Review: 'John Lewis: Good Trouble' frames life of civil rights icon

Documentary looks at 80-year-old congressman, activist, and maker of the good kind of trouble

Adam Graham
Detroit News Film Critic

John Lewis has lived an A+ life. Director Dawn Porter's documentary about that life is a solid B. 

Porter examines the politician and civil rights icon who has a habit of getting in trouble — good trouble, or necessary trouble, as he calls it. That includes 45 arrests, five of those since he's been serving as a member of U.S. Congress, for protests, sit-ins, and doing his part to fight injustice. And he's not finished yet. "As long as I have breath in my body," he says, "I will do what I can."   

John Lewis in "John Lewis: Good Trouble."

"John Lewis: Good Trouble" looks at Lewis' life as an activist, and finds no shortage of big voices — including Bill and Hillary Clinton, Nancy Pelosi, Alexandria Ocasio-Cortez and Rashida Tlaib — to express their admiration for Lewis and his accomplishments.

And those accomplishments are plenty. He was one of the Freedom Riders in 1961, he was there at the March on Washington in August 1963, and he crossed the Edmund Pettus Bridge in Selma, Alabama, in March 1965. He's been a key figure in the civil rights movement for decades, mobilizing, organizing and legislating to help right the wrongs of the past.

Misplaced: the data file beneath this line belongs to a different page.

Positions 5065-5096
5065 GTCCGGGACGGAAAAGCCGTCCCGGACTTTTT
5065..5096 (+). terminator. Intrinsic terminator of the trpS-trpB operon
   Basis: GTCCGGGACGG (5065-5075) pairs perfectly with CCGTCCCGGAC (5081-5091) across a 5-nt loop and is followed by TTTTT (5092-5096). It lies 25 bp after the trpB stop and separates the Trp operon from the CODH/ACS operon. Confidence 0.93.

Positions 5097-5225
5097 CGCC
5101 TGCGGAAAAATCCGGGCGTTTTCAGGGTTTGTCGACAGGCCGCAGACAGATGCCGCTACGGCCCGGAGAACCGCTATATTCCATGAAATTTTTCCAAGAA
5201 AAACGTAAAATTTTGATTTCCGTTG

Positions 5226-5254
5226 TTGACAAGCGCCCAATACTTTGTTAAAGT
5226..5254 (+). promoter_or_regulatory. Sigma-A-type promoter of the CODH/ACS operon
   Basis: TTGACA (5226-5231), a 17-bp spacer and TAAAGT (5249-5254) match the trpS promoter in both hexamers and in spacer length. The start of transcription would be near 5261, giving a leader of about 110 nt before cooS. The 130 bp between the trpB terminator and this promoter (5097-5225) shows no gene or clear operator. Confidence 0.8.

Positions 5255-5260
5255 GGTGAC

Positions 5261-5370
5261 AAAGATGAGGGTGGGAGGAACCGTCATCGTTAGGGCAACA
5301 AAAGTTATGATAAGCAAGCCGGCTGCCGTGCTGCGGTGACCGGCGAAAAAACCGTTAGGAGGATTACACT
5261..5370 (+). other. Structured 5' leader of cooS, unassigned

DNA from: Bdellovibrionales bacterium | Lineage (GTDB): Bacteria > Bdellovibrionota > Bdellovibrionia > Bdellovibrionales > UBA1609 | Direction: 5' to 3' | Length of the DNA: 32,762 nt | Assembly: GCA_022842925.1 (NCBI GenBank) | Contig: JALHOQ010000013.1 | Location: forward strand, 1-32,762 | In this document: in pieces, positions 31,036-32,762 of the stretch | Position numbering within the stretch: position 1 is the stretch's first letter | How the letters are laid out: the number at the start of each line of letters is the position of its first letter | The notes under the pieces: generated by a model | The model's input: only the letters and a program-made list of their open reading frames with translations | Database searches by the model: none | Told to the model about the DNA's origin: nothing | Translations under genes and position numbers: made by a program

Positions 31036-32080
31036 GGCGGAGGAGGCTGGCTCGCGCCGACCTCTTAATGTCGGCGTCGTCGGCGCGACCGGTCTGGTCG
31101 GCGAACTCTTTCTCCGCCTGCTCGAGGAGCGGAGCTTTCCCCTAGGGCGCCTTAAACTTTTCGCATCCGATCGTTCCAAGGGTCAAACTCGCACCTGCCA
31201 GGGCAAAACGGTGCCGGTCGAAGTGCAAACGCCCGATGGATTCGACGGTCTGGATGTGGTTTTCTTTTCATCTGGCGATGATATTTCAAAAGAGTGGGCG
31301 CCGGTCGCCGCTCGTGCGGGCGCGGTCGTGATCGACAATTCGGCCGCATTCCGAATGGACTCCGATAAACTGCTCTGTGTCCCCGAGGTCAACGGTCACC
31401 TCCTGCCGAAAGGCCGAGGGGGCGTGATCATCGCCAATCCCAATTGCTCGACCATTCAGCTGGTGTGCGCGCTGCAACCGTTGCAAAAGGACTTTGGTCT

So in this current moment of nationwide Black Lives Matter protests in the wake of the death of George Floyd, "Good Trouble" couldn't be more timely. Yet it feels strangely incomplete, and finds Lewis, 80, looking back over his life even as there's still important work being done. 

Porter couldn't have accounted for current events, but they oddly provide the narrative peg that could help drive "Good Trouble" home inside a modern framework. Lewis is filmed in front of a large backdrop where footage of his past plays behind him. But Lewis isn't a guy who's fixed on looking back. He's still fighting for the future.


'John Lewis: Good Trouble'


Rated PG: for thematic material including some racial epithets/violence, and for smoking

Running time: 97 minutes

Starts Friday through the Detroit Film Theatre and Cinema Detroit